A world without Enterprise RSS

This post about "Enterprise RSS" is really more about organisations distributing information externally by RSS, however they make an excellent argument for the Enterprise RSS for internal enterprise users:

"all trends and predictions for 2007 indicate that there will be a seismic shift to mobile consumption of information. People with PDA’s, cell phones and RSS readers don’t surf the web anymore - they don’t have to. The content comes to them, when and where they want it."

Now, as I commented over on the ReadWriteWeb blog in response to Marshall Kirkpatrick's Seven Tips for Making the Most of Your RSS Reader:

"I would expand your tip about using multiple services to include using multiple devices. What I like about services like Google Reader and Bloglines is they offer both a full Web client and a reduced mobile client. I read RSS on different devices, but I don't want to read the same feed twice. I also use services like Yahoo! Pipes to mashup feeds in smart ways.

This is actually one of the reasons I'm so interested in Enterprise RSS and kicked off the idea of an Enterprise RSS Day of Action on the 24th April.

From this perspective, while a lot of your tips are great, they don't work inside the firewall if you want to consume internal and external RSS feeds at the same time, mashed up as appropriate, a consumed on different devices and in a way where you only read a feed once. But its not your tips... enterprise users need to agitate for better RSS support inside their organizations to get the RSS reading experience they deserve."

Enterprise users are lacking some of the tools and features available through the Web 2.0 consumer RSS ecosystem. And Enterprise RSS users want their RSS "when and where they want it" too!

The problem is that without Enterprise RSS this is hard to achieve, as most basic enterprise approaches to RSS use a simple Web content publishing approach - i.e. RSS content is published like any other Web content but consumed through an existing application or a desktop reader. However, the RSS content has no idea if anyone has actually read it and if a user wants to consume RSS feeds on different devices or even from different reading applications on the same device, well... bad luck.

Another way of thinking about this, as I've just commented here on my own blog, is imagine what life would be like for enterprise email users if we didn't have messaging infrastructure like Microsoft Exchange? Outlook would just be another email program and what would power features like directory services, offline access, public folders, Outlook Web Access (OWA) and calendaring? Overall it would be a pretty limited user experience.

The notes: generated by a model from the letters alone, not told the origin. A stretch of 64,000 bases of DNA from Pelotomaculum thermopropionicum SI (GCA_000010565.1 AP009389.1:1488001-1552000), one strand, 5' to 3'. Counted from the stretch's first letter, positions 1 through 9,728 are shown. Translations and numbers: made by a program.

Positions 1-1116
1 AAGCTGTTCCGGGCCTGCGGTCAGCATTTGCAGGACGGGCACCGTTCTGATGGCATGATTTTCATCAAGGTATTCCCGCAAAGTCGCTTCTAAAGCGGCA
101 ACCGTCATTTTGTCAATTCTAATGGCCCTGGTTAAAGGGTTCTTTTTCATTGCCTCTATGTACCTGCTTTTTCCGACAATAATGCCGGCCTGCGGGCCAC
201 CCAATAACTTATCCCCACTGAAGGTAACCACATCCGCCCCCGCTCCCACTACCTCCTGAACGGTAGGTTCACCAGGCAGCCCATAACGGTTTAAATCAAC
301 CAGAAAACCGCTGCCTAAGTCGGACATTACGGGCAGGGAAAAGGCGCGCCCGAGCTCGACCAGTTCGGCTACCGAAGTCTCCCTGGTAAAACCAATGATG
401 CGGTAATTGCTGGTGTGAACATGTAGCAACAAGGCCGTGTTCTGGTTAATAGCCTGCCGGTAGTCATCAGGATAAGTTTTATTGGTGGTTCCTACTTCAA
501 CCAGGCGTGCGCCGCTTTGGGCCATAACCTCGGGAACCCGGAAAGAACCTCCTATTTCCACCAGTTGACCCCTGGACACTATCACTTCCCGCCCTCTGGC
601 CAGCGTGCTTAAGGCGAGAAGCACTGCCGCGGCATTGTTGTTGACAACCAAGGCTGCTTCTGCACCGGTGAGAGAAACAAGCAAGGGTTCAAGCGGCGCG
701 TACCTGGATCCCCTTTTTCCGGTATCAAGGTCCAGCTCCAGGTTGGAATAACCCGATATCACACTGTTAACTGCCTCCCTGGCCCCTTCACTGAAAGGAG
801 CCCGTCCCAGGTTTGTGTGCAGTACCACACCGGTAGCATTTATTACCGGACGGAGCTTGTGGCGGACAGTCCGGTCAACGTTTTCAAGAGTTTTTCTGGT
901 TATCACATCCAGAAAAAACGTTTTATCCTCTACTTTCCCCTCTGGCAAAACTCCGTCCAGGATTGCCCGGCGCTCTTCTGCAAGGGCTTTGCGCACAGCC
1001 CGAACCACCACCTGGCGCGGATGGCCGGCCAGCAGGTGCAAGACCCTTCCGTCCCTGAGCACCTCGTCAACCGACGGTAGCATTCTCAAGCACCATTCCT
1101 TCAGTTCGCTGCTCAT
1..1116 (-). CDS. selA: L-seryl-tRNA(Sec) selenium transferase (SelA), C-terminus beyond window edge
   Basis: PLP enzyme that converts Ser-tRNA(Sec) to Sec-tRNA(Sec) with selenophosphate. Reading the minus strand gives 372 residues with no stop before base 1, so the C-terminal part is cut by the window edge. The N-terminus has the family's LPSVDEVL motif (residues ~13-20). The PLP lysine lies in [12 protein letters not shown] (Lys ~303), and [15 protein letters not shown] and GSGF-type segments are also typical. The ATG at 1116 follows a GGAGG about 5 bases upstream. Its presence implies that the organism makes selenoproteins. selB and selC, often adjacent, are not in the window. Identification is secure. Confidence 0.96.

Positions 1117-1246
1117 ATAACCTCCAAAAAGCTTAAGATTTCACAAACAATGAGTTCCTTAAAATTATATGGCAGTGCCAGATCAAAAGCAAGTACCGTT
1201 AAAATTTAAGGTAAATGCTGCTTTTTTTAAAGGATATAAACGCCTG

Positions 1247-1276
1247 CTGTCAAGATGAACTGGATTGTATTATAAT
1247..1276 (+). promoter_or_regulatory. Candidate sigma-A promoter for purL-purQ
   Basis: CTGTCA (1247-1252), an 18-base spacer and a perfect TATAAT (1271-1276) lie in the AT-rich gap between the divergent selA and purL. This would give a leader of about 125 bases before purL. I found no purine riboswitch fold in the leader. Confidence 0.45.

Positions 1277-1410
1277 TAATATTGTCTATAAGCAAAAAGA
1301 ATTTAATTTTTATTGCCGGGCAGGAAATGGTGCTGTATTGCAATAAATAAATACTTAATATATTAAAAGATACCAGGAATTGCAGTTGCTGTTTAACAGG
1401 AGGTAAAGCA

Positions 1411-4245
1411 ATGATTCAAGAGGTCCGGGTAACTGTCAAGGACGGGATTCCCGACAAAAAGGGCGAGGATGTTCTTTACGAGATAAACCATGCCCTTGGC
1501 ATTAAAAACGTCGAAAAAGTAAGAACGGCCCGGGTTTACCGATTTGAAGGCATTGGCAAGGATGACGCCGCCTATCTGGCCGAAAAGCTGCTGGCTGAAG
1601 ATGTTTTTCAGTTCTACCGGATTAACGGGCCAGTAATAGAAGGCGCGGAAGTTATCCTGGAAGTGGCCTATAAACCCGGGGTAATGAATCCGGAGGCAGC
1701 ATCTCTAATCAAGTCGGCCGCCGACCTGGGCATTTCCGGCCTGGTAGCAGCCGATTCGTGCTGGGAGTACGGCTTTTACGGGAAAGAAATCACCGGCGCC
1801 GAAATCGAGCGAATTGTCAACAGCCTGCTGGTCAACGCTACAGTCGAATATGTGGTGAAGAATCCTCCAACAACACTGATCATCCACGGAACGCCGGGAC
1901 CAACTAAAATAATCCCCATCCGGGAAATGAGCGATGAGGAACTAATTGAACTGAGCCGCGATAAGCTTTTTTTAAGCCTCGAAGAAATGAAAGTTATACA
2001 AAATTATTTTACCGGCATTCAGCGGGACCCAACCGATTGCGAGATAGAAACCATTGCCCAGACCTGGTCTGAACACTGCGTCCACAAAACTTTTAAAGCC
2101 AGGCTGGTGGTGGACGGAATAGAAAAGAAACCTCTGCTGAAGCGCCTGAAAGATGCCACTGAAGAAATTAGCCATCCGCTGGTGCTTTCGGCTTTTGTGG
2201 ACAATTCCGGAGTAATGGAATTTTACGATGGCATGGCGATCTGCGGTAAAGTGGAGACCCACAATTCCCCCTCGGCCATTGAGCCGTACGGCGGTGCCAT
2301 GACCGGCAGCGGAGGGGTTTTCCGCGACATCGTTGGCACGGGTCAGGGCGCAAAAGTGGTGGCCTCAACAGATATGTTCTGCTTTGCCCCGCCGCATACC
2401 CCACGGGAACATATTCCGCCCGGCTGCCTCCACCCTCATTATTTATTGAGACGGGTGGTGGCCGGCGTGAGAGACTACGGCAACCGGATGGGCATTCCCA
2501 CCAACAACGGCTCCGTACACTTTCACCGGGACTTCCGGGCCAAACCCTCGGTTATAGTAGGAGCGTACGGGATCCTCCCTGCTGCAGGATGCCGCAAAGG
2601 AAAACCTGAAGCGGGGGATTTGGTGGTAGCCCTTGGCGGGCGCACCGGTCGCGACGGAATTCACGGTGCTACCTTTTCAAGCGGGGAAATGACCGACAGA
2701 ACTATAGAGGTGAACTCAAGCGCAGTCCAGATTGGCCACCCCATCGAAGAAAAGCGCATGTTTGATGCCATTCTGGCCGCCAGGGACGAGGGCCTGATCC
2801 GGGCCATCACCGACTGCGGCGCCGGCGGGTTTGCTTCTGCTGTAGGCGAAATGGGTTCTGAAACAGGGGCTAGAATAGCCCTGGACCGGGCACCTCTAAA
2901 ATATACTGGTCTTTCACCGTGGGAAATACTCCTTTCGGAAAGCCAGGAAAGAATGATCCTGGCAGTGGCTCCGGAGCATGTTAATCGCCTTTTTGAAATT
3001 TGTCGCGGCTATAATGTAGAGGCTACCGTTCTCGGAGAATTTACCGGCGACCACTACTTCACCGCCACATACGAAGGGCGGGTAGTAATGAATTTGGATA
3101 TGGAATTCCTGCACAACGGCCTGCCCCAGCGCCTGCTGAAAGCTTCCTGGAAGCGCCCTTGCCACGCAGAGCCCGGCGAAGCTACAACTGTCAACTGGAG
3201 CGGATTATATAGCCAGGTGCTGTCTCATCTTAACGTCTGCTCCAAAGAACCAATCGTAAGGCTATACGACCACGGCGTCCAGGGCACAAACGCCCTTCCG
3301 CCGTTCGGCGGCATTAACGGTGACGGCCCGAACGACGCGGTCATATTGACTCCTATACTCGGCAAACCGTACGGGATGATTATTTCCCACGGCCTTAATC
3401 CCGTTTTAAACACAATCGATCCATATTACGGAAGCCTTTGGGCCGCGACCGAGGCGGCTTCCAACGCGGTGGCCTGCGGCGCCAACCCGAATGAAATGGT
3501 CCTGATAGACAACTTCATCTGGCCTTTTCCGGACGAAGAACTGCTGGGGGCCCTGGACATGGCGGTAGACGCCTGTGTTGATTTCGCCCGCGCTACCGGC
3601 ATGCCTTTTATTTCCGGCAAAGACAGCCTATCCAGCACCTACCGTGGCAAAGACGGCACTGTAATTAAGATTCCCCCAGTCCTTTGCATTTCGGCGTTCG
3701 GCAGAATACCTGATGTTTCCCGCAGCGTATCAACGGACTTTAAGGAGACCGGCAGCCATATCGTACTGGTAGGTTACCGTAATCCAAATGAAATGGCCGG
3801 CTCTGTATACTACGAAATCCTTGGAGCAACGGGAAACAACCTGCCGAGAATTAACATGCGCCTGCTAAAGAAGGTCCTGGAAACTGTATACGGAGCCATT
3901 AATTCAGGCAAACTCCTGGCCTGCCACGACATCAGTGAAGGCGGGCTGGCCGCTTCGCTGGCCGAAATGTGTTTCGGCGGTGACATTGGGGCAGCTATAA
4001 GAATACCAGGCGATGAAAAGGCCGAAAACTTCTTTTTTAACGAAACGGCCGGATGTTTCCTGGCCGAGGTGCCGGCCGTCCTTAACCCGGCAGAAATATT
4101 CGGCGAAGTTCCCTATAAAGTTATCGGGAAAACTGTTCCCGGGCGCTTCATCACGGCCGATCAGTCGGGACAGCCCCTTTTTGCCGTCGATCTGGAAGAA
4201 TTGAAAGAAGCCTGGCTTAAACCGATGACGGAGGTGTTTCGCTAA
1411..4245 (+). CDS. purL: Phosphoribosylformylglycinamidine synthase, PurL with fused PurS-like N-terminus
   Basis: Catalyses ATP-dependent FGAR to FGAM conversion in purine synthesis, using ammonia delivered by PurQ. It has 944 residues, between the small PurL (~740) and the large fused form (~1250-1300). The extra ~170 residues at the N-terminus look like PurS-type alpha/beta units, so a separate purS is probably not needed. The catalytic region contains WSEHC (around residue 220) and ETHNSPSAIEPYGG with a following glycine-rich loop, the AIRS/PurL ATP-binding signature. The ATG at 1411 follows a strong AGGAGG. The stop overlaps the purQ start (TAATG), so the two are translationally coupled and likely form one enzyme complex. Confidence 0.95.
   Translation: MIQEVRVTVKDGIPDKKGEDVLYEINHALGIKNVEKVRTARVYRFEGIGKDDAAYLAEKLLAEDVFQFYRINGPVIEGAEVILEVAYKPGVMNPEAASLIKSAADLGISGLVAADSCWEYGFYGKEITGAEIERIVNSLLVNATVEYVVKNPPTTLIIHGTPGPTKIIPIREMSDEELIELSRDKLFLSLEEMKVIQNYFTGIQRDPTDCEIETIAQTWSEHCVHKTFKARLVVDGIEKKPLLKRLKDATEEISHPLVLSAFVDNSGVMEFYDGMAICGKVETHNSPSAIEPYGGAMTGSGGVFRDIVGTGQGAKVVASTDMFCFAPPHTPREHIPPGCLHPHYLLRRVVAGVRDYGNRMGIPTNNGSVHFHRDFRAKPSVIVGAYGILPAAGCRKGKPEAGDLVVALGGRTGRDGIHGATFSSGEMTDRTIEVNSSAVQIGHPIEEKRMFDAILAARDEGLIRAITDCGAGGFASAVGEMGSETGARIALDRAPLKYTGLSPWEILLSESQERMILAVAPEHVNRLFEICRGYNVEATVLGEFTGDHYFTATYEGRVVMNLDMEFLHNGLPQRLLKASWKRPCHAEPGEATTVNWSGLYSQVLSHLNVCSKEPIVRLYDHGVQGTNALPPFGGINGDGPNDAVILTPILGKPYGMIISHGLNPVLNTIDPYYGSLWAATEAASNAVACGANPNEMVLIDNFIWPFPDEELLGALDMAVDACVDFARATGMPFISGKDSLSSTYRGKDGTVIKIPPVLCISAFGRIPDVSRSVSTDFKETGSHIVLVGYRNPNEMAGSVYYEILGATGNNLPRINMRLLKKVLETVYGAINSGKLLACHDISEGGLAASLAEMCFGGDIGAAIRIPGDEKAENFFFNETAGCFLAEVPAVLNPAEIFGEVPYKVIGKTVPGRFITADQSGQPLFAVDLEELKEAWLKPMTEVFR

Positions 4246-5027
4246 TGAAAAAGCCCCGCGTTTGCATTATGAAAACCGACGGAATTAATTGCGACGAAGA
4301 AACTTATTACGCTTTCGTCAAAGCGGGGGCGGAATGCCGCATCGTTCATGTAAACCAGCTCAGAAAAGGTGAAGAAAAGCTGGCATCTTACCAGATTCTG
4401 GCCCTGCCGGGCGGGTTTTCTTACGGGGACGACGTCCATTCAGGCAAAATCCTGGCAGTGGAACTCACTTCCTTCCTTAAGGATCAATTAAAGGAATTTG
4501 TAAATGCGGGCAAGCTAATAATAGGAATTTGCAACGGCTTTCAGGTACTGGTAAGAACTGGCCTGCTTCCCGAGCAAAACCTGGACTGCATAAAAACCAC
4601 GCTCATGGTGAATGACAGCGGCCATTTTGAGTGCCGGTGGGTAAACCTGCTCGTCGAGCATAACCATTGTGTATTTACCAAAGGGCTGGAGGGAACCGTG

Personally I think that a pretty limiting RSS experience for enterprise users - nothing like the rich options we take for granted as described by Marshall.

Thursday 10 April 2008

Why focus on Enterprise RSS?

I thought you might be wondering about the driver behind my interest in Enterprise RSS and the Enterprise RSS Day of Action?

Firstly, just in case you didn't know, I'm a consultant who is currently working for a large IT services company - Computer Sciences Corporation (CSC) - and I have a professional interest in this stuff. However, this is strictly a personal project  - as an information system user in my own right, I want Enterprise RSS too! So when the people I work with got sick of me evangelising about Enterprise RSS I decided to take the issue online. So here I am.

Secondly, frankly I'm tired of the narrow and tactical approach to Enterprise 2.0 I see being hyped - a single wiki used as a cheap Web content management system (WCMS) gets you to about Enterprise 1.1, and no more. Scott Niesen along with others like Carl Frappaolo and Dan Keldsen (in their Enterprise 2.0 report) are right to focus on Andrew McAfee's SLATES model, and Enterprise RSS is an important part of that ecosystem. Yes, its time anyone who is making a deliberate use of Enterprise Web 2.0 actually started thinking strategically... and Enterprise RSS is an important part of that strategic picture.

And BTW if you're talking to an Enterprise Web 2.0 "guru" and they aren't talking about Enterprise RSS, well I would be very worried (or be prepared to be given a short term tactical response - "hey, you just need a wiki").

Of course, that doesn't excuse us from thinking about the business value or how we package up Enterprise RSS for the people who are going to use it. I'm definitely not saying that. But we can't do that unless we have the strategic view ourselves.

BTW If you check out my slides on Intranet 2.0, you'll find slide 25 near the back with a pyramid broken into the following layers:

  1. Guidelines
  2. Applications and Services
  3. Infrastructure

RSS readers, forums, blogs and wikis are applications, but Enterprise RSS is part of the Intranet 2.0 infrastructure... and its only with the right infrastructure that users will be provided with the building blocks to meet emergent future needs.

Ok. Enterprise RSS rant over and out (for now).

RSS features in BEA's AquaLogic Interaction 6.5

Still on my Enterprise RSS thing... I noticed in the list of features in BEA's AquaLogic Interaction 6.5 that has just been released: